Electoral College Governing Rules Explained

electoral college

The day after Donald Trump won the election to become the President of the United States there was an outcry heard across the country that the Electoral College should no longer exist. On Nov. 9, 2016, protests erupted and demand for recounts began.

Trump won the Electoral College votes by a slight margin, 290 of 538; the minimum needed to win is 270. On the other hand, Hillary Clinton won the popular vote by 2.83 million, according to US Weekly on Dec. 11.

What Is the Electoral College?

The authors of the documents founding the country included the process for electing the president. The “Federalist,” also known as the “Federalist Papers,” is a series of 85 essays published in New York newspapers between Oct. 1787 and May 1788. Although the authors were anonymous and the pen name Publius was used, the actual writers were James Madison, John Jay, and Alexander Hamilton.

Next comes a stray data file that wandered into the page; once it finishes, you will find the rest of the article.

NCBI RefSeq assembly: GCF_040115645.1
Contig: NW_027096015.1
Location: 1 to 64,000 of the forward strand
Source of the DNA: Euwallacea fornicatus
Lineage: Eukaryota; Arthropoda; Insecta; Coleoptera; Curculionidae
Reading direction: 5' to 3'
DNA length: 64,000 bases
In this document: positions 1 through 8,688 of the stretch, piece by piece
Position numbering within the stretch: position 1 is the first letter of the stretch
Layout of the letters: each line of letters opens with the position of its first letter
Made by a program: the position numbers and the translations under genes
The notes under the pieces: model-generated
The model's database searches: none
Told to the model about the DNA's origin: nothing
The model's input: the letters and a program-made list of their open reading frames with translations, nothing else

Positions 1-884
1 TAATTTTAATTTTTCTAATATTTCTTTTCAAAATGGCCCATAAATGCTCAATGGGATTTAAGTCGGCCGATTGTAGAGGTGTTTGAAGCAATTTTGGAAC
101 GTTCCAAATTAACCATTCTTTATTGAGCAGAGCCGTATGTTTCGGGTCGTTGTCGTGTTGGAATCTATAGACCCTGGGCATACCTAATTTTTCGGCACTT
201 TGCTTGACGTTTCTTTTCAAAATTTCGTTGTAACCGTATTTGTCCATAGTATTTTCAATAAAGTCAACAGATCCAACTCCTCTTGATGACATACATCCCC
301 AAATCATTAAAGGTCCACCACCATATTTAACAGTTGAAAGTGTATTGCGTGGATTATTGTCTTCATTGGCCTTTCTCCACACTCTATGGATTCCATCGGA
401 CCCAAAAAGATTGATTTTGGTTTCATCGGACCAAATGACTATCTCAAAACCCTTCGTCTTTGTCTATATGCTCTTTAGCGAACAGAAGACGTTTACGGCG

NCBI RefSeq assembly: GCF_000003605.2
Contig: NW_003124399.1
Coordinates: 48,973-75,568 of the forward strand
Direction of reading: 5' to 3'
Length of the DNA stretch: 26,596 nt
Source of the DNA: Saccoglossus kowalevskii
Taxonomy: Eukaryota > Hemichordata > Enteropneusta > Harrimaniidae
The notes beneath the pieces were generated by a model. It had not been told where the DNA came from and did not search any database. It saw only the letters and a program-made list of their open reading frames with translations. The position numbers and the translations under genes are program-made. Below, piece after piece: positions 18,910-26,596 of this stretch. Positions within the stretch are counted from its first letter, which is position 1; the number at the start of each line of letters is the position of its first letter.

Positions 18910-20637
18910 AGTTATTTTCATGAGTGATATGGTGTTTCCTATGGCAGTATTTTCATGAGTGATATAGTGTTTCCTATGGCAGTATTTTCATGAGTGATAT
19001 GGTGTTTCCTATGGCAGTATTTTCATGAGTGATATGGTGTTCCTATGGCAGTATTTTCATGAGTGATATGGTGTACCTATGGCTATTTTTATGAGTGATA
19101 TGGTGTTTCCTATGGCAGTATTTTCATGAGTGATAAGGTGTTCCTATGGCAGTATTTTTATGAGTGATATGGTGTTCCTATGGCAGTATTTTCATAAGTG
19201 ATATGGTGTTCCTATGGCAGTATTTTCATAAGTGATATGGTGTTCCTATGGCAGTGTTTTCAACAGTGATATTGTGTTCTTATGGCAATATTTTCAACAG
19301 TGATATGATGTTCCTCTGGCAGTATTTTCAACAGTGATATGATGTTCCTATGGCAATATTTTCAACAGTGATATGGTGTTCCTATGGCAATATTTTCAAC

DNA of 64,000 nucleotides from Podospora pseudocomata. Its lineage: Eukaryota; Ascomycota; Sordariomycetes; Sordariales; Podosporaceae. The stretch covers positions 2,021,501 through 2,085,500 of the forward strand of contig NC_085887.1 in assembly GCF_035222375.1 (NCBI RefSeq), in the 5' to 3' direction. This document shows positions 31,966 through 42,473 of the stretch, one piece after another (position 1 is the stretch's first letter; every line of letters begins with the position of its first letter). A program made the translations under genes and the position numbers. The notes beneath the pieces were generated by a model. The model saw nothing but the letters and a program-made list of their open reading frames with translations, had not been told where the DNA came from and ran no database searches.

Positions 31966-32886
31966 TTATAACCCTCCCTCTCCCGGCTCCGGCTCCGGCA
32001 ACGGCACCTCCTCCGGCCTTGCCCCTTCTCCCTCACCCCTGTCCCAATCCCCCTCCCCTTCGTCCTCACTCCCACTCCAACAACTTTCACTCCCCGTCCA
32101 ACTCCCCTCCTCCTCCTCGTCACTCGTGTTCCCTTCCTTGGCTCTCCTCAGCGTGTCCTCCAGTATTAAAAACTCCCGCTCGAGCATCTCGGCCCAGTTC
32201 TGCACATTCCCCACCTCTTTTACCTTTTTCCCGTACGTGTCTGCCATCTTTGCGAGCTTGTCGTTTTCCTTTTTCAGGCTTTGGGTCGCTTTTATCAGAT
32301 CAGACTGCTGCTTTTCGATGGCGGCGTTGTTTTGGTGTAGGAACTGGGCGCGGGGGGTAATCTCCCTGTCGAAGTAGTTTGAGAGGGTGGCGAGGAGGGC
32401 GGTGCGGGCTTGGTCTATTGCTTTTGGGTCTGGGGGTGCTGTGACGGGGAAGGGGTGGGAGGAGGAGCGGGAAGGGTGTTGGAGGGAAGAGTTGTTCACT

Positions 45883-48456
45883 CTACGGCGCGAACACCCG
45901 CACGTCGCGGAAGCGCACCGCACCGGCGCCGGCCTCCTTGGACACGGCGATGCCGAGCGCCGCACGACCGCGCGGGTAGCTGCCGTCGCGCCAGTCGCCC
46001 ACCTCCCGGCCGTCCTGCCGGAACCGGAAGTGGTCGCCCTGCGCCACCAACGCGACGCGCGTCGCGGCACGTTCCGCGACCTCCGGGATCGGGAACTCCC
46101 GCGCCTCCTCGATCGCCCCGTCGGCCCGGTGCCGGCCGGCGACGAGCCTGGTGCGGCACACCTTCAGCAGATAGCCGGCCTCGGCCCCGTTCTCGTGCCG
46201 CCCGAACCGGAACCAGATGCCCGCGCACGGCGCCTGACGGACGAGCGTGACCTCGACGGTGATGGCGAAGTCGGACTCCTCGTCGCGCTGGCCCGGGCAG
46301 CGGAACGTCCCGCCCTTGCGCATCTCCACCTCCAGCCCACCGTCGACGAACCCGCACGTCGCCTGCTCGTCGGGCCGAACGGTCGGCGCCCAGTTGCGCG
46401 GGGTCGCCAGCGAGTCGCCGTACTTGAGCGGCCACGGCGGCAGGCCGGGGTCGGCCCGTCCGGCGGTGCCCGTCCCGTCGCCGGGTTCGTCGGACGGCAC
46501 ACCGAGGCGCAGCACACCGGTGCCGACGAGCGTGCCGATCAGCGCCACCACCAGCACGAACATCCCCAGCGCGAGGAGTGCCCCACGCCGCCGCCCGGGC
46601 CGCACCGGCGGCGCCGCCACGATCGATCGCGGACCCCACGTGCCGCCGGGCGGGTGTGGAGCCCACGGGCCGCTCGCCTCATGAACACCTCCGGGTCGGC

The purpose of the “Federalist Papers” was to notify the people of the political process set aside in the United States Constitution. Essays 68 and 69, written by Hamilton, cover the manner set up for electing the United States president and the character required to hold the position.

Read more on Guardian Liberty Voice

By Cathy Milne

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